Learning the lingo: Taking up a second language before we're 3?

We lag well behind the rest of Europe for foreign languages and should be starting kids off before 3, finds Arlene Harris.

Last year was an eventful one for Europe as Britain voted itself out of the union. But despite the predictions of Nigel Farage, Ireland is still very much tied with its Continental counterparts, at least for the foreseeable future.

However while we have plenty in common with our European cousins on both a cultural and social level, the one area in which we differ greatly is our command of foreign languages.

All over Europe, children learn several different languages from a very young age, while for the most part our youngsters don’t even touch on foreign words until they reach secondary school — which, according to some, is far too late.

Sabine Maher who runs French for Children for ages three upwards says across Europe, young children learn at least one extra language.

“In most European countries, a minimum of one foreign language is mandatory and taught at primary school from the age of seven and in some places, two or more are being taught,” she says. “But while the Irish Department of Education had a pilot scheme introducing foreign languages to 5th and 6th class pupils, this was terminated in 2012.”

Dr David Carey, director of Psychology at City Colleges and Dean of the College of Progressive Education, says introducing children to new languages before they even start primary school is a great idea.

“All children can learn another language at an early age and it’s a wonderful gift to give to them,” he says. “The young brain, before the age of 5, is able to learn to speak another language without developing an accent — to speak it like a native.

“And when a foreign language it taught in a fun and engaging style, without an obsessive focus on grammar, it opens the world to them. While learning any skill builds confidence and self-esteem, language learning is intrinsically rewarding to children.” The experienced psychologist says incorporating a new language into your child’s everyday life in an engaging fashion is the best way to create interest.

“The best time to learn a foreign language is in the early years, but having said that it is important to realise that language learning can happen at any age so long as the method of instruction is fun, playful and focuses on communication as opposed to rote learning.

“I would encourage parents who have a second language to talk to their children in both, so they will gain essential information about the wider world — make language learning fun and engaging — you and your children will never regret it.”

Bilingualist Amy Heriquez Adams, aged 9.
Bilingualist Amy Heriquez Adams, aged 9.

Elena Heriquez has done just that. Living in Dublin with her husband James Adams and their daughter Amy, the stay-at-home mum is originally from the Canary Islands and therefore a fluent Spanish speaker. Her nine-year-old daughter, on the other hand, has lived her whole life in Ireland where very few people have more than a few words of the language.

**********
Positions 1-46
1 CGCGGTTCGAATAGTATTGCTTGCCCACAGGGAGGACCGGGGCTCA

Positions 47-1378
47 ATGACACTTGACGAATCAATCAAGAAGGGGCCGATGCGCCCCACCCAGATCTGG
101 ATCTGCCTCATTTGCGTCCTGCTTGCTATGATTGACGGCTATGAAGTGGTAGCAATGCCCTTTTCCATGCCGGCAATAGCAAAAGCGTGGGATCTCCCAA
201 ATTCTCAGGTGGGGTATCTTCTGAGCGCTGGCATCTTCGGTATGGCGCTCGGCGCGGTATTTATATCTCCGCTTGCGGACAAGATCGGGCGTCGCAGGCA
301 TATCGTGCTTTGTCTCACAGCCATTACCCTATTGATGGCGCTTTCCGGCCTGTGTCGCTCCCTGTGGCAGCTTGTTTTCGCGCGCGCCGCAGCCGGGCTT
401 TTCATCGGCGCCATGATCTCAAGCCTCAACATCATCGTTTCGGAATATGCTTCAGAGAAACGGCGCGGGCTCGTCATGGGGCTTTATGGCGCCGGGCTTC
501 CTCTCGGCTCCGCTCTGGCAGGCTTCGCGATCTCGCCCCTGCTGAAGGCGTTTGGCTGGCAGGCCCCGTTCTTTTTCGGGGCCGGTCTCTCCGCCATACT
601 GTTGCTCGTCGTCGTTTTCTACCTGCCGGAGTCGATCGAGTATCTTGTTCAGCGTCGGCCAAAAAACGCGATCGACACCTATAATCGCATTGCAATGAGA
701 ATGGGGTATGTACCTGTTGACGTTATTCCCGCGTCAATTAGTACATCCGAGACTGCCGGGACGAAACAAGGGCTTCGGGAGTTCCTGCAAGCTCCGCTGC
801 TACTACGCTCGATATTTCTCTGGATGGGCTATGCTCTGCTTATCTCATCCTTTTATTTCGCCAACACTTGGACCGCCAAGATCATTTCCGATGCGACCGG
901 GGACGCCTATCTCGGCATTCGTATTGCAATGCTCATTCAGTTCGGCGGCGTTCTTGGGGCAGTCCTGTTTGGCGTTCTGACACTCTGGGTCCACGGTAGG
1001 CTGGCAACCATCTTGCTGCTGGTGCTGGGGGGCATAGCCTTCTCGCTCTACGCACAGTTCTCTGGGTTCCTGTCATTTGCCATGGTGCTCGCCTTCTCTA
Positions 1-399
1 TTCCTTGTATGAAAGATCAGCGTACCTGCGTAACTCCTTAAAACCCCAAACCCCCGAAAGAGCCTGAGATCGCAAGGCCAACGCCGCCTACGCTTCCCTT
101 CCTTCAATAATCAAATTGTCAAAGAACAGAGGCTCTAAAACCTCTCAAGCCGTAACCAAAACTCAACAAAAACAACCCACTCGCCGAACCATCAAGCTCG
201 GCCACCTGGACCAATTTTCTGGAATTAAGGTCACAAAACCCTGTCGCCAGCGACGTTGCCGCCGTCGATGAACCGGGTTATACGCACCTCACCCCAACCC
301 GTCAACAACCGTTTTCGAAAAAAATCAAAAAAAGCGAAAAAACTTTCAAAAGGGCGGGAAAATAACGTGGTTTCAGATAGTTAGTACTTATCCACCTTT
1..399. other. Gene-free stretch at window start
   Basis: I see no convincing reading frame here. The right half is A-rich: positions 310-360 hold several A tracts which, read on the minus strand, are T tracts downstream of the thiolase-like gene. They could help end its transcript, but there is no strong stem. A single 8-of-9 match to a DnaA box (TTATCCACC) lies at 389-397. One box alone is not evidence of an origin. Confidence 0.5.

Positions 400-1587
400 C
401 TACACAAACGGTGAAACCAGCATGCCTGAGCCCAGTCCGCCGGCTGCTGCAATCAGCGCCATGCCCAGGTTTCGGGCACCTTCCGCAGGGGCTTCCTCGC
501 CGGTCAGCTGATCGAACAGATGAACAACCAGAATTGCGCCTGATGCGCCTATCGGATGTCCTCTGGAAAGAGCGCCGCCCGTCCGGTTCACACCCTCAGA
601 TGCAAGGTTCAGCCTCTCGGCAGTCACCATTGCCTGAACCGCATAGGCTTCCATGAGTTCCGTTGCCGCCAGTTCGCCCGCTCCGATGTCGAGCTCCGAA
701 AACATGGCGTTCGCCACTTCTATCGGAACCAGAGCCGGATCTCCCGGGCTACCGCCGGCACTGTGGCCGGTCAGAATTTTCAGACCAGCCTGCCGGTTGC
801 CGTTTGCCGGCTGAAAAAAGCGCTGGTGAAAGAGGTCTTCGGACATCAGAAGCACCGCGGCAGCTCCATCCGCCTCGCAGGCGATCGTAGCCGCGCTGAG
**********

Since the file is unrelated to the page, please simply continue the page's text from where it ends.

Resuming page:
But since she was born, Amy has heard both English and Spanish and in order for her to become proficient in the latter; her parents have been sending her to classes since she was four.

“As a Spanish person living in Ireland it was very important that my daughter can speak to her grandparents in Spanish,” says Elena. “I introduced Amy to it from birth as when children are young, their brains absorb everything quicker. I spoke and read to her in Spanish, played Spanish music and watched Spanish cartoons with her, so by four Amy spoke two languages in the same way.”

But in order to be truly fluent, the little girl would also need to be able to write proficiently, so began taking weekly classes — the result being that now at aged nine she is as fluent in Spanish as she is in English.

“I wanted Amy to learn to read and write Spanish but especially to understand the grammar to the same level of Spanish children her age,” says Elena. “She has been attending weekly classes as well as camps since she was four (in order for her to practice with other children) and now reads and writes like a Spanish child — so is completely bilingual.

“It’s easy for children to learn more than two or three languages when they are young — in comparison to when I came here first and it took me ages to learn English — for my daughter it has come naturally.”

Cristina González is the founder of Olé School of Languages which teaches children as young as three, and their recently started parent and toddler group allows younger tots to be exposed to new and different languages through the medium of songs, rhymes, stories, role-play and activities.

González, who has been teaching for over a decade, agrees with Dr Carey and says children learn better when they are younger, particularly if classes are fun.

“Kids are like sponges and can remember words, phrases and songs they hear in a fun environment,” she says. “Also the ‘speech muscles’ are not completely developed yet and are more versatile so can adapt to producing new sounds (such as language). That’s why when a child says a word in a foreign language their pronunciation is more pure than the adult who struggles to produce the same information with a native accent.

“I would recommend parents to expose children to a foreign language before they are three, but if this isn’t possible, start when they are four or five but don’t leave it longer as the acquisition of a new language becomes harder as they get older.”

The One Voice for Languages group is promoting the importance and benefits of language learning for Ireland and their second language fair (open to representatives from all levels of the education system) takes place on March 11 in Dublin.

  • www.onevoiceforlanguages.com
  • www.olesol.ie
  • www.frenchforchildren.ie


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